This weeks post will go over the ins and outs of my training program for the 2017 Trans-Provence Enduro Race.
I have to admit to everyone that the when I first found out that I was going to France to do the Trans-Provence I was terrified. And to add on to this fear of the unknown, I would have to train for something that I had never done.
Luckily for me I have some amazing brothers, and one of them (@ericpedals) has had his eyes on a goal for next season’s Pisgah Stage Race which is going to require a significant investment in training as well. Eric had already decided to enlist the help of a top-notch trainer, Dee Tidwell, to build him out a program for the stage race. Our schedules are different, but I’m hitting the gym and the trails with my brother as much as possible to prep my body for this immense challenge. We have almost finished our first month and we can both tell a significant difference in our riding and fitness.
Working out in the gym is hard!! Lots of lunges, lots of weight training, lots of push-ups and lots and lots of squats…at least this month haha. There’s lots of working your core strength as well as body mechanics and being able to stabilize even when you are fatigued and breathing like a wild pig. I’m really enjoying it overall. I follow my brother to the gym about 3-4 times a week most weeks, which is nothing like I’ve done before.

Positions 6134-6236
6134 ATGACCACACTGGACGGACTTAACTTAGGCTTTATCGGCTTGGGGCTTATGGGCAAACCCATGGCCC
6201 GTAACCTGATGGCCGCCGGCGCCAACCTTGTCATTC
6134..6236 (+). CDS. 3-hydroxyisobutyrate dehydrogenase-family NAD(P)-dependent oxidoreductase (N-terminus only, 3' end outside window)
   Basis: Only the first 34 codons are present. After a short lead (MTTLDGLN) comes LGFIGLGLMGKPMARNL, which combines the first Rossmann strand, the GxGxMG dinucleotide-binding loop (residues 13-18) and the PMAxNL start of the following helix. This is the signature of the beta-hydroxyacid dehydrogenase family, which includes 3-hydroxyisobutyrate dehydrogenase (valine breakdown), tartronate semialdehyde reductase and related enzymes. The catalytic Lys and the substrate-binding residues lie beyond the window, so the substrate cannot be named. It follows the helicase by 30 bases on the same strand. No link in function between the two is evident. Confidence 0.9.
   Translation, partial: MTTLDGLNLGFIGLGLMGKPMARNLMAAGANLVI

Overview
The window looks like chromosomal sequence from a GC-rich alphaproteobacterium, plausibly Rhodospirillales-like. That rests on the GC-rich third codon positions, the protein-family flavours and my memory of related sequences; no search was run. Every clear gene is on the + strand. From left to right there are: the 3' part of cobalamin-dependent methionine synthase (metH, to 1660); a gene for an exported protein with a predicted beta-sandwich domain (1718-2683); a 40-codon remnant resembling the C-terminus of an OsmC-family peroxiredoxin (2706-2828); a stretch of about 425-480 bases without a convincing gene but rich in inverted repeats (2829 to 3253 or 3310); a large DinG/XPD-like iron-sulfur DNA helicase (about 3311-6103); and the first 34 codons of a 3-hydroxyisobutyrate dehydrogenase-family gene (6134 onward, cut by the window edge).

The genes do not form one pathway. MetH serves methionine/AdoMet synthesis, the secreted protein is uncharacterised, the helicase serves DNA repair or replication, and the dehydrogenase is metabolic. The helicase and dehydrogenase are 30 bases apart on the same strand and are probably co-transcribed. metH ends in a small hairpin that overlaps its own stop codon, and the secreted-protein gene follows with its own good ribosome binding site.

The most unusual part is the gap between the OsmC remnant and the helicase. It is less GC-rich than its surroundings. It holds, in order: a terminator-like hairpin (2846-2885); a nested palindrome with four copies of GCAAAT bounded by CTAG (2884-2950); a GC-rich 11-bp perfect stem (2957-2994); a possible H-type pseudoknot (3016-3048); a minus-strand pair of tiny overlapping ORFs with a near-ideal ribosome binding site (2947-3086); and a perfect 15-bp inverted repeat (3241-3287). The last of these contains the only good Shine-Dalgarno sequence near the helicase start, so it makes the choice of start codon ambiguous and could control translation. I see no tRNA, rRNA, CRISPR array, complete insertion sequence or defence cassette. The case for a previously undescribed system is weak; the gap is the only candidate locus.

Usually about 2 times per week my brother and I set up cones in a parking lot or go on our local trails and spend time really perfecting body position, cornering, braking, etc. The key is that your eyes are looking ahead and you are drilling in the basics—the old saying “old habits die hard” is an understatement to say the least. We are making well-deserved progress and I can tell it’s going to be a crucial part of the program in the long-run.
We ride about 2 times a week and this is where we both see the training paying off. It’s very interesting seeing progress when you aren’t really looking for it. Riding has just ‘felt’ different the past couple weeks and I can tell it’s strictly from training. I really try to keep the ‘training’ aspect out of our rides because the more I enjoy the woods and trails the faster I usually ride.
This week I had to switch up that days I worked out and the days I rode due to my nursing schedule. I ended up riding one of the most ‘famous’ trails in Pisgah, NC-Black Mountain. It’s a really sucky, long gravel climb that leads directly into a 30 or so minute hike-a-bike section that would tough for any athlete. Anyways, once you get to the rhododendron tunnel at the top you know the gnarly downhill section is around the corner. Just as I was about to end the first of 3 sections (that’s how I break up the ride) my left grip/brake lever caught a branch and I was ejected from my bike. Usually a standard affair in the woods of NC. Overall the ride was great and the dirt was sticky.
Anyways, after some pints and the local bike shop I started to notice my right wrist being a little sore. And the next day it was worse. Unfortunately that means I’m off the bike and not able to complete the full workouts for the next week or so. Kind of disappointing, but what is pushing the limit without struggle and failure?